Return of Mr. French-Wright
This morning I dragged myself out of bed early to go back to school, for the naming of the French-Wright Block. This is the newest building to the school campus, and the one used for most of the exterior filming of Welbourn Hospital in ORIENTAL STREET MURDER and Tracey’s Back.
Mr. French-Wright, headmaster of NPBHS for 13 years left in August this year to take up the role of principal at Al Khor International School. He has returned to New Zealand and it was fantastic to see him back at school again today for the official naming of the block and junior prize-giving.
He delivered a short speech at the official naming, talking about how he received a phone call from the Chairman of the Board of Trustees and was expecting to talk about the school’s recent bad publcity. But it was about naming the new building after him. He said that was was shocked, and never even thought about the building being named after himself. When he said that, I remembered back to last year when I asked if it would be named after him. He replied “Not until I leave, the school tends to name buildings after former headmasters and I’m not former – yet.”, so I think he may have thought about it.
Later at the prizegiving, he delivered one of his famously long speeches. And that’s a good thing. They are always interesting and to be honest, I have missed them since he left. He talked about how things are so different overseas in Qatar. He started by explaining how schooling begins at age 3, and the infants there call him “Mr. Lyal” because they cannot say French-Wright; well that’s the ones who can speak anyway.
The temperature is scorching over there in summer, and dead-cold in the winter. People never usually go outside because of the heat or cold; it’s too extreme.
They drive huge cars over there, and Mr. FW had to buy a huge car himself because he was afraid that he was going to get smashed from all sides when he drove his small car. “Appaling drivers” are the Qataris, he believes. The speed limit is 120km and he knows the trick with speed cameras. When driving, everyone knows where the cameras are and slows down from 170km/hr to 120km or less. The cameras can detect 400m, so that’s where you slow. As soon as you are out of the 400m range, you speed up again. He claims to know where the cameras are now and tends to do around 140km – just to stay safe and keep up in traffic.
He teaches Mathematics to Year 11 students and the school recently won a world record: The most people to run 100m in 24 hours. He looks forward (and hopes) that NPBHS will break that record.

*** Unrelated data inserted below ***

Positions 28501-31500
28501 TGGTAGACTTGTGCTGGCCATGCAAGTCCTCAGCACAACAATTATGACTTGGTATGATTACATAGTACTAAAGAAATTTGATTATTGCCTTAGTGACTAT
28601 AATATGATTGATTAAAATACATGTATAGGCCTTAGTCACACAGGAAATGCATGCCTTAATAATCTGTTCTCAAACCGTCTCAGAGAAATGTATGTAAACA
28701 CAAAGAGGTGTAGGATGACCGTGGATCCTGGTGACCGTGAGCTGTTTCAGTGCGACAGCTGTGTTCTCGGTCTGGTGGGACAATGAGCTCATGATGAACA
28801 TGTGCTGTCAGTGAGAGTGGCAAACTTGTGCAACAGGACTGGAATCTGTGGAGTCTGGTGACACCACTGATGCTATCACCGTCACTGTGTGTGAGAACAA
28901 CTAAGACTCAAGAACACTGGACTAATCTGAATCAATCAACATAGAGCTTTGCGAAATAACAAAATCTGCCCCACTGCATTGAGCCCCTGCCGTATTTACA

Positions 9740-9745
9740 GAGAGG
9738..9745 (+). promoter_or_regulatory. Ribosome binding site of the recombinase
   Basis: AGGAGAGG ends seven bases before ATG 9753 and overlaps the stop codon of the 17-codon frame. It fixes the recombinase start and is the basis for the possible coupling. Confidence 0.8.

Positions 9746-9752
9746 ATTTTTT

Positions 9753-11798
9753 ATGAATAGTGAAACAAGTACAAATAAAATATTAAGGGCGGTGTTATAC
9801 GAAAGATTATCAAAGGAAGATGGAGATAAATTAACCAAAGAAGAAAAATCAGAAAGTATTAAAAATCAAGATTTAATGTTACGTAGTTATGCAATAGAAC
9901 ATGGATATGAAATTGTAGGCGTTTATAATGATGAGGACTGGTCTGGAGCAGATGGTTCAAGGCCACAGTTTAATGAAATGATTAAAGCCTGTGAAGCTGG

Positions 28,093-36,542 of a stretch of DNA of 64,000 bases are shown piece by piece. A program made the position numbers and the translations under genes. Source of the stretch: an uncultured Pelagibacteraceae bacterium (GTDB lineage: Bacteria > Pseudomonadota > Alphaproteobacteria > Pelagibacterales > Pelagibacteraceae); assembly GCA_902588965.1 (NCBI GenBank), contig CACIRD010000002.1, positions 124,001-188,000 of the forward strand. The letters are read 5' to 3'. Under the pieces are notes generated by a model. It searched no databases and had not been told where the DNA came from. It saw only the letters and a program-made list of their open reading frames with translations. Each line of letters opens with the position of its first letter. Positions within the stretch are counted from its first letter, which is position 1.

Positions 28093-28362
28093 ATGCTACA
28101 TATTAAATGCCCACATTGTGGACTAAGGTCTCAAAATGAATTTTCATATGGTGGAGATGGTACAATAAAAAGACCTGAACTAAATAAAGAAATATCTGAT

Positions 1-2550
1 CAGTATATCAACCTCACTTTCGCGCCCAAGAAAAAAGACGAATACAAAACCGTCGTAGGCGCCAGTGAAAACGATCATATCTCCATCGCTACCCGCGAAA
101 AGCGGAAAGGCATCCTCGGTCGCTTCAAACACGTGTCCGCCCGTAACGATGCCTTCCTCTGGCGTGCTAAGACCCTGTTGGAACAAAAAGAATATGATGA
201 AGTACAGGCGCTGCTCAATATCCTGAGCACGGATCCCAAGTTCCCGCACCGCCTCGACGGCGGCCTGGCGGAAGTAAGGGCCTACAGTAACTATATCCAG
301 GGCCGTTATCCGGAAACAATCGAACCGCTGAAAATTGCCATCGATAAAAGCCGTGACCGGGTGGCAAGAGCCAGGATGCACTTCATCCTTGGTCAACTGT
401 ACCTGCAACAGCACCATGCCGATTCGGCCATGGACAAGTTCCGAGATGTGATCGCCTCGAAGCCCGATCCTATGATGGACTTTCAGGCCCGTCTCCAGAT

He says that teachers need to take courses twice-a-week in learning teaching skills, and that if he isn’t happy with their teaching, he can give them three-months notice and his decision cannot be appealed. The biggest class of the 1600 student school is 24 students, with the smallest being 2 students. In each class there is a Learning Assistant, someone who might not be qualified but is able to help the teachers in their classrooms. His wife assists him in Maths. He is looking forward to introducing more Boy’s High traditions and ways at his new school, which celebrates it’s 10th birthday next September.
He proudly hangs his Tiger Jacket (which he received in his leaving assembly) in the front of his office. Many people ask what it is; which is the point of hanging it there, so he can explain NPBHS and what it represents.
If I remember any more from his speech, I’ll make another post. But it was facinating to hear the differences between here and there, and what he’s been up to since we saw him last. He said he felt right at home today, really pleased to be back. And hopefully, he’ll pop over & in more often.
We talked about the film and how it was going. When I told him that Mr. Bayly is going to have a guest-role, he lit up with interest and questioned Mr. Bayly. Mr Bayly then explained how he was excitied about the filming, and how he had previosuly walked past the camera in one of the scenes we filmed at the school. Mr. FW joked that he could be his stunt-double, which Mr. Bayly agreed to. Ahhh. But Mr. FW said he was looking forward to seeing his “starring role” and hoped he didn’t do too badly, but thought it was fun overall and wished he could have done more.
It was great to see Mr. French-Wright again, and I wish him all the best for his future in Qatar.
For more on the Al Khor International School, click here.